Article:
In this issue:
Professional Groups Support Use of AHRQ’s Evidence-Based Resources
Leading health care organizations—including the National Black Nurses Association (NBNA), the American College of Physicians (ACP), the National Hispanic Medical Association (NHMA), and the National Association of Free and Charitable Clinics (NAFC)—have joined efforts to advance the use of evidence-based health information and related tools from the Agency for Healthcare Research and Quality (AHRQ).
More than 600 organizations are using and promoting AHRQ’s Effective Health Care (EHC) Program’s growing body of resources based on the Agency’s patient-centered outcomes research, evidence syntheses, and translational products. These organizations represent health care professionals, patients and caregivers, public health departments, government agencies, medical specialty societies, insurers, universities, and others.
AHRQ’s Effective Health Care (EHC) Program materials “can help us empower our patients to compare their treatment options, regardless of their circumstance,” said NBNA president Deidre Walton, J.D., M.S.N, R.N. “Since we know that one treatment doesn’t fit all, these resources really help advance the nurse-clinician and patient interaction and ultimately improve patient health outcomes.”
NBNA, which represents 150,000 African-American nurses, has shared EHC Program treatment summaries and research with its members to promote the continued use of unbiased, evidence-based research in medical practice.
Walton is among health care leaders whose support for AHRQ’s resources is highlighted in a recent testimonial advertisement campaign (shown right).
“We feel confident giving EHC Program materials to our members, because we know we are equipping them with the highest quality of unbiased research,” she said.
Other organizations are also advocating the use of AHRQ’s evidence-based products in daily clinical practice.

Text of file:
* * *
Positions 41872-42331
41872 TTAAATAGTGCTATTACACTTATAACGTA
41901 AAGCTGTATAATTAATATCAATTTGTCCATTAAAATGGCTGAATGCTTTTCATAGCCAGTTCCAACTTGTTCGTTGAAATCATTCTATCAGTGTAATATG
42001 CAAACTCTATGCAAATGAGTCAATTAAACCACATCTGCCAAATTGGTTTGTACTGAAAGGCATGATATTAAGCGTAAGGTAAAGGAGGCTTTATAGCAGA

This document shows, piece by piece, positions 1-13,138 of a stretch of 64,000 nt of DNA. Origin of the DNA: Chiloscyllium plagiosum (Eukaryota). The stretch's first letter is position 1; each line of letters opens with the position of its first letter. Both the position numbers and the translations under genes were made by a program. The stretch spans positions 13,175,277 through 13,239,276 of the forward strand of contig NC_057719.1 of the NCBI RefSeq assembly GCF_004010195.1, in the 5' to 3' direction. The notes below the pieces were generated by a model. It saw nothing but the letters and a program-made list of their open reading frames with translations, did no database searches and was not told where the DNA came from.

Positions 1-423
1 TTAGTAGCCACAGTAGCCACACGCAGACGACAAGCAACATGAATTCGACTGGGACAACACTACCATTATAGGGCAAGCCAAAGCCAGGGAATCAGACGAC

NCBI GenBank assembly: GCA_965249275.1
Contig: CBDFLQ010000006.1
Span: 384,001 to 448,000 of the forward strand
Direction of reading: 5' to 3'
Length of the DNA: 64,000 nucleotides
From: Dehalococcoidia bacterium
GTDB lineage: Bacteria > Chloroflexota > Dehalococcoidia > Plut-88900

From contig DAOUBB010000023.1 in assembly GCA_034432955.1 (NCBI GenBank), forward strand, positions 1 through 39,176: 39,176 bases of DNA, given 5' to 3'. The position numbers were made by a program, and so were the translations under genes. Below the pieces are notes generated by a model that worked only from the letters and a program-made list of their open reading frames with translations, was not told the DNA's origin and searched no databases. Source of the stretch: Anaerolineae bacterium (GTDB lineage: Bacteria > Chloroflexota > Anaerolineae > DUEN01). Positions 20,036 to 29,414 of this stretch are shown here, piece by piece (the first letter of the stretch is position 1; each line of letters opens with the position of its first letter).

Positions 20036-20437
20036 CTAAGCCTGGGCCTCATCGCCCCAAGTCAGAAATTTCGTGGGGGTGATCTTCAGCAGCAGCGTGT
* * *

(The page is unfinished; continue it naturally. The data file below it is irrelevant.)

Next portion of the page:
NHMA, for example, featured the EHC Program’s treatment summaries at its annual conference, encouraging attendees to use the bilingual materials in shared decision making between Spanish-speaking health care providers and patients.
ACP recently launched a Web site called “High Value Care,” a broad program that aims to help physicians provide the best possible care to their patients while reducing unnecessary costs to the health care system. As part of their effort to provide resources, clinical research, and educational materials to their physician members, ACP is highlighting several of the Program’s treatment summaries for patients on the new site. Both NHMA and ACP (shown left) also demonstrated their support for the EHC Program in recent advertisements.
NAFC, a long-time supporter of the use of evidence-based resources in clinical practice, distributed EHC Program resources for clinicians and consumers to more than 135 of its member clinics last month. The organization has also hosted Webinars to encourage the use of comparative effectiveness research in shared decision making.
Top of Page
More Resources From the Effective Health Care Program
Acute Migraine: Treatment Options
New materials are now available from the EHC Program that compare several types of non-oral treatments for acute migraine in the emergency setting. The resources include information on treatment effectiveness and provide health care providers with information to help make the best possible decisions. Resources include—
More Research Needed on the Effectiveness of Bowel Preparation Prior to Undergoing Colorectal Surgery